Shortty Carroll opens up on retirement decision – “No one really understands what it’s like”


When talking to Stephen ‘Shortty’ Carroll, you get the feeling he’s more on a sabbatical than officially retired.

However, the facts of the matter the gloves are at present hung up and it’s worth looking into the reasons why.

Last month the Ballyfermot light welter called time on his career at the tender age of 25 citing a lack of stability in the sport as the reason behind his decision.

The announcement seemed to come at a strange time considering Dublin was starting to see more shows, an abundance of new fighters were entering the equation, and things domestically at light welter looked interesting for Carroll.

Not to mention the Tony Davitt trained fighter had just started to leave his mark, collecting a Celtic Nations title and defending it in Scotland, registering one of the most impressive away performances by an Irish fighter this year in the process.

Having outpointed an up-for-it Jamesy Gorman in Belfast to win the Celtic Nations welterweight title and then defending the belt on short notice with a dominant win over Scottish champion Eddie Doyle in Motherwell in March.

Things seemed to be positive for the Dubliner. Fights with the likes of other relative Dublin names Jake Hanney and Sean Creagh looked like they could generate interest and as a result revenue for Carroll and he looked in prime position to kick on.

However, despite all that, he felt the need to retire. It wasn’t paying Carroll to go full time and, having secured a job, the young father couldn’t blend work, training, and family life.

“It was hard with the new job,” he explained to Irish-Boxing.com.

“I hadn’t the time to put the hours into training. I had to put work first with bills and Christmas being a few weeks away and with the extra hours in work I couldn’t dedicate myself to the sport. I was working for 10 hours a day and having my own family made it hard to fit the type of training needed around both.”

“No one really understands what it’s like. You’re scraping by and not getting a lot from the sport. You’re meeting people at all hours to sell tickets and you’re paying for opponents when you can barely sell enough tickets to pay yourself.”

Considering the intelligent way he name dropped the likes of Hanney and Creagh in particular early in his career, planting a seed in a bid to build hype around potential derbies it was always clear Carroll was aware of both and the potential value in fighting his fellow Dubs down the line.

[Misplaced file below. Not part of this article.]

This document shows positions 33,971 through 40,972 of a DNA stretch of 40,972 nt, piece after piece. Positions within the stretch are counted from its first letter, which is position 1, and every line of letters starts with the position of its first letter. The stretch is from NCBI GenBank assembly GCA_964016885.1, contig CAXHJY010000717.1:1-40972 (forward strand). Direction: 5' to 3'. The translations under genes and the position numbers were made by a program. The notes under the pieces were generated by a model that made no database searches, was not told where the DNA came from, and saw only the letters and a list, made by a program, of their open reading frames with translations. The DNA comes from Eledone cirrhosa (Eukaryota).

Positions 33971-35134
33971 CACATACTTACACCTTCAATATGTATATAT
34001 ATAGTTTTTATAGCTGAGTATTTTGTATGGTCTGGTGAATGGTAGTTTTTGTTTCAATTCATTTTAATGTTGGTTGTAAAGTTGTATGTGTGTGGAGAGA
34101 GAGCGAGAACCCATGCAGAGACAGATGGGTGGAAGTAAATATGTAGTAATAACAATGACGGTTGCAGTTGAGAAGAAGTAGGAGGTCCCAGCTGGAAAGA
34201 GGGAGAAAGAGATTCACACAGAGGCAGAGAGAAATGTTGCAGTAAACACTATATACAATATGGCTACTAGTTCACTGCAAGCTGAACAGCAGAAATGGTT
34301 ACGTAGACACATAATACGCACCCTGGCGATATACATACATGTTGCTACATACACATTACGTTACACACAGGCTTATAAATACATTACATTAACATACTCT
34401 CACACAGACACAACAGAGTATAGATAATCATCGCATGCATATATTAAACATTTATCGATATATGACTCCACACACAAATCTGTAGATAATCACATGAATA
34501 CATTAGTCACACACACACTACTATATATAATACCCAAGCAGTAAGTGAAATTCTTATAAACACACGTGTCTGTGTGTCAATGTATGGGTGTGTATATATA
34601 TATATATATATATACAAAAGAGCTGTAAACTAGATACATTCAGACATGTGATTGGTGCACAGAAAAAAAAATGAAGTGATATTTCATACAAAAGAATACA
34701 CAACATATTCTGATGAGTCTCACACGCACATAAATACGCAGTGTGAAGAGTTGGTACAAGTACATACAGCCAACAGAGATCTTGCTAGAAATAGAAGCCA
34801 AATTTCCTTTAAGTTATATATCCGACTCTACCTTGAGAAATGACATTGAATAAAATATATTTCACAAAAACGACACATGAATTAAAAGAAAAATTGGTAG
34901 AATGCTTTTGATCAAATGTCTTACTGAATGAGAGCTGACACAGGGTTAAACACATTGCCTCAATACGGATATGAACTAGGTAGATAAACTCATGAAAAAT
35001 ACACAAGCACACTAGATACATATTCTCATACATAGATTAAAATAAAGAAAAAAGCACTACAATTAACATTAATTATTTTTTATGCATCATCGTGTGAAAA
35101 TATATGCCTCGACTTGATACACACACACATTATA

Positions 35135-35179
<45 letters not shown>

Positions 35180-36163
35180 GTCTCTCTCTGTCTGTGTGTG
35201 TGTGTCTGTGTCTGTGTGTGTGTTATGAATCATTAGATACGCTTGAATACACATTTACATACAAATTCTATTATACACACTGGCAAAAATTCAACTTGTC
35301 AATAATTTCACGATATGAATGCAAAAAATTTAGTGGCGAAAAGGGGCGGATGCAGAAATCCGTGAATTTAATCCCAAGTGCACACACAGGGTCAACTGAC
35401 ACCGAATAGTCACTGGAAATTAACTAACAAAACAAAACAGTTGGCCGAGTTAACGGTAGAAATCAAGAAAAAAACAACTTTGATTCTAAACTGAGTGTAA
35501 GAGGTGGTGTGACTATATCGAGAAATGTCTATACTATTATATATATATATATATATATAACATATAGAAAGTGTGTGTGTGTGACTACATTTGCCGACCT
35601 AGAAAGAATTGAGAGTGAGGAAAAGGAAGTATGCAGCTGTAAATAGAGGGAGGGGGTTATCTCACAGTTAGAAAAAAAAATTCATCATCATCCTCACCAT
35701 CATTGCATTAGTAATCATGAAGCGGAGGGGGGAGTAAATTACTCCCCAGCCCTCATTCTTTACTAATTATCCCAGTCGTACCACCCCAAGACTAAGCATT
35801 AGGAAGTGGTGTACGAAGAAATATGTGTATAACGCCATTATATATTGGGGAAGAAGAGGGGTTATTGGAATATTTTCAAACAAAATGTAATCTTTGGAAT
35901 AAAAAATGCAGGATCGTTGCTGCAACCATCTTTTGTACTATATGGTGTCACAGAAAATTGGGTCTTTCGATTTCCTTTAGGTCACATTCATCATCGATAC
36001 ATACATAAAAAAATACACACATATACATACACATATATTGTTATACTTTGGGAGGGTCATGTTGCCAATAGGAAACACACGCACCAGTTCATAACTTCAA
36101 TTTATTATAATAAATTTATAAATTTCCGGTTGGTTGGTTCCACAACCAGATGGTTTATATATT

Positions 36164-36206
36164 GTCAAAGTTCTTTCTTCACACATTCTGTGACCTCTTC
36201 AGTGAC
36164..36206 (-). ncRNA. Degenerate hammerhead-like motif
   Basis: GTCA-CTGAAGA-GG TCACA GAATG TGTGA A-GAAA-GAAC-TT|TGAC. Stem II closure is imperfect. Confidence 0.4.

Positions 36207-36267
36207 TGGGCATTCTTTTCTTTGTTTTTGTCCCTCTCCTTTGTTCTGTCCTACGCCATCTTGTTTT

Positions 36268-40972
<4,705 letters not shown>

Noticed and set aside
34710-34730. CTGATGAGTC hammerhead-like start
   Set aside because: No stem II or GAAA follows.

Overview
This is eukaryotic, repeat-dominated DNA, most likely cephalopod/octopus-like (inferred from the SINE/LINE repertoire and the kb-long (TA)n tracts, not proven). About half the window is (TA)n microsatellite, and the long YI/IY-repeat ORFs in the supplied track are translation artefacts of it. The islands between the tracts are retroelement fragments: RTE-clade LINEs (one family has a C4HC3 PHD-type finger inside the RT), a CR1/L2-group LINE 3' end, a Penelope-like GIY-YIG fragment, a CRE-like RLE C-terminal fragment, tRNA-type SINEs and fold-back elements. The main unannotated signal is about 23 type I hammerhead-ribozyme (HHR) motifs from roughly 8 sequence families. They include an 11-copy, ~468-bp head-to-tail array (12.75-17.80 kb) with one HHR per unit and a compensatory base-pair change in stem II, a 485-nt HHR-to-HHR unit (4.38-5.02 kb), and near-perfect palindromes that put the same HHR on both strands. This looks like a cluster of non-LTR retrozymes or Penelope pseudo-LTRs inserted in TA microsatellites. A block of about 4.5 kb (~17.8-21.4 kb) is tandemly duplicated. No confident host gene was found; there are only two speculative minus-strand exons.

He admits those fights excited him and is confident he would beat both, but with even having those fights a on the horizon couldn’t keep him in the game.

“Them fights would have been brilliant but a loss is everything in boxing, when you lose one you have to start again from the beginning unless you’re with a team like MTK. MTK can easily build a boxer back up and can do it fast

“I honestly believe I would beat those lads in some very interesting fights. I believe I have the talent, the skill and the determination to go on and beat some of the best lads out there.”

The use of ‘have’ rather than ‘had’ is one of a few things that suggests Carroll still harbours fighting ambition and if financial circumstances improve you get the feeling he would love to trade leather again.

Indeed when pushed on it it’s something he admits it may be something he considers further down the line.

“My head has been a mess since I said I would retire. I feel lost in myself,” the ever honest Carroll continues.

“I do feel I will come back to finish my work, but only if things work out to suit me.”

“I’ll always train, you don’t know when boxing will come knocking on your door with a offer you can’t refuse. Plus when you’re a real boxing man, it’s a sport that is just in the blood. It’s hard to say it’s over or the end for all boxing men.”

“I feel boxing is all I know and I’m good at what I do. I give 1 million percent, but at this time I have to do what is right for the family. If finances weren’t a problem, and with a good team behind me, I could go all the way.”

In that regard there is hope for fight fans. They may see the Dublin derbies that have been building in recent years and could witness fights that have potential to change the sport in terms of creating a buzz around Irish title fights that could make reaching that level financially attractive for prospects and indeed more established fighters.

However, if we are never to see Carroll in the ring again what was his favourite moment of his short career? That fight with Doyle earlier in the year.

“My fight in Scotland would be my best memory as a pro. I went in with Eddie Doyle as the underdog. I was a 5 and 0 Celtic Nations champ, he was 18 and 2 and was in his hometown. I nearly put him away three times.”

“He got three counts and I still only won by a round. I don’t know what fight they were judging but I won every round and three knockdowns? That shows you what I was up against. I was surprised at the score but more happy with the win and great performance.”

Photo Credit: Ricardo Guglielminotti – The Fighting irish (@ThefIrish)

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Integral part of the Irish boxing community for over 13 years